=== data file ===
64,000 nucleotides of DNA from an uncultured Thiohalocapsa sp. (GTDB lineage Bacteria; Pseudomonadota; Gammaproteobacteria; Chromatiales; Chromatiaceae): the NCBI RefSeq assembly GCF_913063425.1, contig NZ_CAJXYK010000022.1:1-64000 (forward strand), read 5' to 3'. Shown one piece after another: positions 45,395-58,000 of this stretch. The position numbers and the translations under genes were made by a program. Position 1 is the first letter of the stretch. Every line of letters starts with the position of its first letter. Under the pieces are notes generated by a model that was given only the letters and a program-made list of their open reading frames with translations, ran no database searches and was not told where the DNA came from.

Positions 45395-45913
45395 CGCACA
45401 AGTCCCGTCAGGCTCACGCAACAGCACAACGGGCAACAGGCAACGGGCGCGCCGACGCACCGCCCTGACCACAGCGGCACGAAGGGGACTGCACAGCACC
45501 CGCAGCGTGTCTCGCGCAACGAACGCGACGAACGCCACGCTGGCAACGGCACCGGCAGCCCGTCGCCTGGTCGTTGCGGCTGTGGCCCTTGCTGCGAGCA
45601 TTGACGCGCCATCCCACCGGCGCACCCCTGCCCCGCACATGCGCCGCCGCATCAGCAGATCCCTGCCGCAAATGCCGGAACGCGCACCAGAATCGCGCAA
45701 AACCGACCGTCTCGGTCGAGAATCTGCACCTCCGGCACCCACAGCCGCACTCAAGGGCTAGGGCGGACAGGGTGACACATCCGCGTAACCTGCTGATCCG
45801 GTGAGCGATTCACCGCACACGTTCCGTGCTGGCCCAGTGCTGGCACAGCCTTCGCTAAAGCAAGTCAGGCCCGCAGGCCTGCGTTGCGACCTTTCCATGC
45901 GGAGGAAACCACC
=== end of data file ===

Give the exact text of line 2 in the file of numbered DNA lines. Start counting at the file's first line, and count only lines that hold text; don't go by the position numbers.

Positions 45395-45913